A most pleasurable read built upon a fantastic premise: in order to appreciate and, more importantly, to understand history, we must see it not as hisA most pleasurable read built upon a fantastic premise: in order to appreciate and, more importantly, to understand history, we must see it not as history, as facts and dates and artifacts and sweeping generalizations, but as an actual, liveable reality that once existed. To encourage such thinking, Mortimer writes of fourteenth century England as though it were possible to actually visit, conjecturing (and proving quite stylishly) that writing a travel book about the distant past is no more difficult than writing a travel book about a distant country. After all, it's no more difficult to cull together some facts and customs about Vietnam and explain what it would be like to stay at a hotel there than it would be to write about London in 1325.
Mortimer recounts some vivid imagery. A London so filthy that it's infested not only with rats but with wild pigs as well. Swollen scrofula boils that can only be healed by the patient king's divine touch. Suspected thieves who spend years in dank, dark cellars awaiting their trials. It's great stuff, and it makes me want to be able to pick up a Time Traveler's Guide to every century and country....more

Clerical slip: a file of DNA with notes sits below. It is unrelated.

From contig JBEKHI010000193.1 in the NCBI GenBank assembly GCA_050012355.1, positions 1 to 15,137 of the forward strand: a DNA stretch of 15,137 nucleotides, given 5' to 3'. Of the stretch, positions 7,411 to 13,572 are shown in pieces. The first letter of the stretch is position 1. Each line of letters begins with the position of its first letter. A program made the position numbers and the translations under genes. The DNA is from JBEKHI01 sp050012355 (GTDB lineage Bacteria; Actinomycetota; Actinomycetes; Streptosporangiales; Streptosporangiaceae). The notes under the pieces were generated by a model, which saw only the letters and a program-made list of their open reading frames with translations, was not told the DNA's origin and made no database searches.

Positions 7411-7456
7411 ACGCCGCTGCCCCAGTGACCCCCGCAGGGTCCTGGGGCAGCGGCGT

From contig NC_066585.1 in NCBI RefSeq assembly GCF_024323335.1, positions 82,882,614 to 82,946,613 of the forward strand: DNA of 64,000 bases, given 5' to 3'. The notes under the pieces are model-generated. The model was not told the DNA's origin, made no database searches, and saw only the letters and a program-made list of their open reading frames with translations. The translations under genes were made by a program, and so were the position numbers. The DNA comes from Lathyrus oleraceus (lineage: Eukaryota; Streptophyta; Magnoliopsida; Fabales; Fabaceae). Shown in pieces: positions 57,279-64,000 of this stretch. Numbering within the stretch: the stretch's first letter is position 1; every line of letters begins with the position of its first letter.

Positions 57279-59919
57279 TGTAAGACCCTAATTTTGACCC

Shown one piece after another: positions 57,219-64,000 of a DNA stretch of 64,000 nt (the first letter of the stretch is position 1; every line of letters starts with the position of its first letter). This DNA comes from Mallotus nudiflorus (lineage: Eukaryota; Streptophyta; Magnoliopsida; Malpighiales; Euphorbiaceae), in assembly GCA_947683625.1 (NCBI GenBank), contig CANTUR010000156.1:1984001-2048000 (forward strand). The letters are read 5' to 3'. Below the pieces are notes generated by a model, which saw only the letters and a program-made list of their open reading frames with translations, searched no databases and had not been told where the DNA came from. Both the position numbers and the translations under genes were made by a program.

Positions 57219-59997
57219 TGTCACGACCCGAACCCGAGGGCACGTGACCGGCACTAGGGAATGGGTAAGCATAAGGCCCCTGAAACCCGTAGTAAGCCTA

I'm not exactly sure who the intended audience of this book is. It's too dense and precise for casual cover-to-cover reading and yet far too perfunctoI'm not exactly sure who the intended audience of this book is. It's too dense and precise for casual cover-to-cover reading and yet far too perfunctory for any significant research or critical insight. The greatest masterpieces of the canon receive, at most, a paragraph or two, while even a single esoteric poem might receive two or three long sentences. Some of the historical and cultural explanations are helpful, and the thing as a whole is certainly intelligent and readable, but it took me nine weeks to read the first four hundred pages and when the library renewals ran out I just didn't feel the need to finish the remaining two hundred and fifty....more